For those who've been diagnosed for many years, have you found a satisfying way of being yourself in conversation with people who don't know you're autistic?
I'll also add a poll, just for completeness. Take this thread however you like.
I make less effort to appear 'normal' this is not being lazy it is self preservation, I used to spend so much energy masking, trying to achieve the things NT's can manage all the time that I would just crumble afterward. Now I know I am not NT i don't need to pretend to be.
Thanks for the reply, Song.I think that might be the most common change.
The thing is, mostly I don't consciously 'mask', because I've been doing it for so long it's a habit. I'm aware there is a bit of my brain trying to think up suitable jokes and wondering how the conversation is going and what the other person is thinking - looking at the whole relationship from the outside from the inside, as it were. Whether it's taking up a lot of my energy, I couldn't say. I want to be able to be me when I can, and I want to be able to appear NT when I need to, and mostly I just want to get stuff done: I think there is still stuff to learn about each of these. Improv (comedy or drama) has been one thing recommended - it's good to practise being someone else for a change.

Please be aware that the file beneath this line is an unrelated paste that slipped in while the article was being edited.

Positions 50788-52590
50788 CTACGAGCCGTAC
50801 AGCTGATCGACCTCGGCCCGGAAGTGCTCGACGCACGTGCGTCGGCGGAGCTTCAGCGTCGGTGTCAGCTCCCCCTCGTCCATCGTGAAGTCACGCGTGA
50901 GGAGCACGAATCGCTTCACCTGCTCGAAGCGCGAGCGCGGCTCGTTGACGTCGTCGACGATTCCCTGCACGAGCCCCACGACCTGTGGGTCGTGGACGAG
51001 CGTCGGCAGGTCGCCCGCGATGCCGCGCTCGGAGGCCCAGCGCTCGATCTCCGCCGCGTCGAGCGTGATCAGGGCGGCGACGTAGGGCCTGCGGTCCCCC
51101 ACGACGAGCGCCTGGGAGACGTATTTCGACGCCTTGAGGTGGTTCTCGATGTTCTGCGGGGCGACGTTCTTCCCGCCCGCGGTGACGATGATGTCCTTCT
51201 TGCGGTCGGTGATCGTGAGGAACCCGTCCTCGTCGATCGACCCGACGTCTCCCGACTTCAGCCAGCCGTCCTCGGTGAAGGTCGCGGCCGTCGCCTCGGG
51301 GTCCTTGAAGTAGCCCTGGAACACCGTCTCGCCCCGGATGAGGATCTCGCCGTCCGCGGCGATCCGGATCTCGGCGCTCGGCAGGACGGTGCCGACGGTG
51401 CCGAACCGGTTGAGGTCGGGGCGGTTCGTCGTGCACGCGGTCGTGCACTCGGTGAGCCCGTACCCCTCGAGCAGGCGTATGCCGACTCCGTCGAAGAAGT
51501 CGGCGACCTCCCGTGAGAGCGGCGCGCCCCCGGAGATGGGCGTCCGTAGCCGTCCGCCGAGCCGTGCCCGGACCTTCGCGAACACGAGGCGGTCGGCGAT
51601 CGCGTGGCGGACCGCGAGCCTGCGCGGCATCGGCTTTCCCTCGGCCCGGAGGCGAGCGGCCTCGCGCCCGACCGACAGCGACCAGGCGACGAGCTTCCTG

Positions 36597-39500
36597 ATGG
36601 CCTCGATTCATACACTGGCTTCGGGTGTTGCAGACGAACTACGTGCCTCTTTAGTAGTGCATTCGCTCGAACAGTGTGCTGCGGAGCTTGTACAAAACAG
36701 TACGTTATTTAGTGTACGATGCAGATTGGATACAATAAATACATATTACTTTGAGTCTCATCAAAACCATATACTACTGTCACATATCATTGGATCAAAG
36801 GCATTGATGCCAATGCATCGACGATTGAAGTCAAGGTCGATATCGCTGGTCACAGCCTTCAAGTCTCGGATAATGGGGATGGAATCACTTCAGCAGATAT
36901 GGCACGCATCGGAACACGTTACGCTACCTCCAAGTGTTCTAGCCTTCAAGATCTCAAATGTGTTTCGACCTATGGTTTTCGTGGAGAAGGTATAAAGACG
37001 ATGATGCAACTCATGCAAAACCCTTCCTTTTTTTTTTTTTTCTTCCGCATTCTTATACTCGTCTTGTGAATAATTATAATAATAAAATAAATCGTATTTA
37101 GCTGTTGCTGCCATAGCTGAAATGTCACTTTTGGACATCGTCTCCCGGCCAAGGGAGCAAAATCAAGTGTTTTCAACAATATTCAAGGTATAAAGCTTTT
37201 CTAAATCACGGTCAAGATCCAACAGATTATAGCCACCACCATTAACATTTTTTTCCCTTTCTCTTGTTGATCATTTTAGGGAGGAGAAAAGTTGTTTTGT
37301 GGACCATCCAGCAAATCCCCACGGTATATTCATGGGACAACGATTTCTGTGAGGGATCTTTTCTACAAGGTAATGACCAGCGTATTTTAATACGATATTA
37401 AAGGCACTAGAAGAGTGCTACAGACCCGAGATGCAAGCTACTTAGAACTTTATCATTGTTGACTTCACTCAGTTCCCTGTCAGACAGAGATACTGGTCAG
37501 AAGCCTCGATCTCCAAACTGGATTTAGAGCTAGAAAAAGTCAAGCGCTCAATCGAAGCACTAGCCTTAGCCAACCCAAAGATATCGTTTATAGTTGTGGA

Bump (bring this conversation to the top of lists). More votes and/or comments, please.
Socialising and small talk is a lot of work! It's tiring.
I don't put myself out so much anyway, I had always been trying to repair the negative feelings I had had about not being popular at school and at secondary, of actively being scapegoated. I can't be bothered to be socialise any more just to satisfy myself I am socially acceptable. One or two friends have suggested I should make more small talk, but 40-odd lessons a week right now is more than enough for me.I just can't be bothered at all to do that now. Also in the past, I encountered too many men of the creepy kind who I think sensed on when I was masking and would complain forlornly that they were not getting through to whoever I was supposed to be behind these magnificent acts. Creepy guru trippers and the like. Well thanx but no thanx.
"I react to people the same as if I didn't have a label".
Greetings. That first vote there was from myself. Voting does not bring a Thread forwards... but Posting does. And so I Posted, here.
My own diagnosis was "late", and it was good, but made no difference to how other persons (hate) treat myself. When young, Aspergers did not exist, but my diagnosis finally got rid of one annoying word which was always attributed to my own behaviour...
I think the main difference for me, as you mention, has been how I think about myself. I haven't had my diagnosis long though so perhaps it's too early to tell. I feel better about myself, generally, now that i have the diagnosis as it explains a lot and I feel I don't have to beat myself up about perceived failures so much.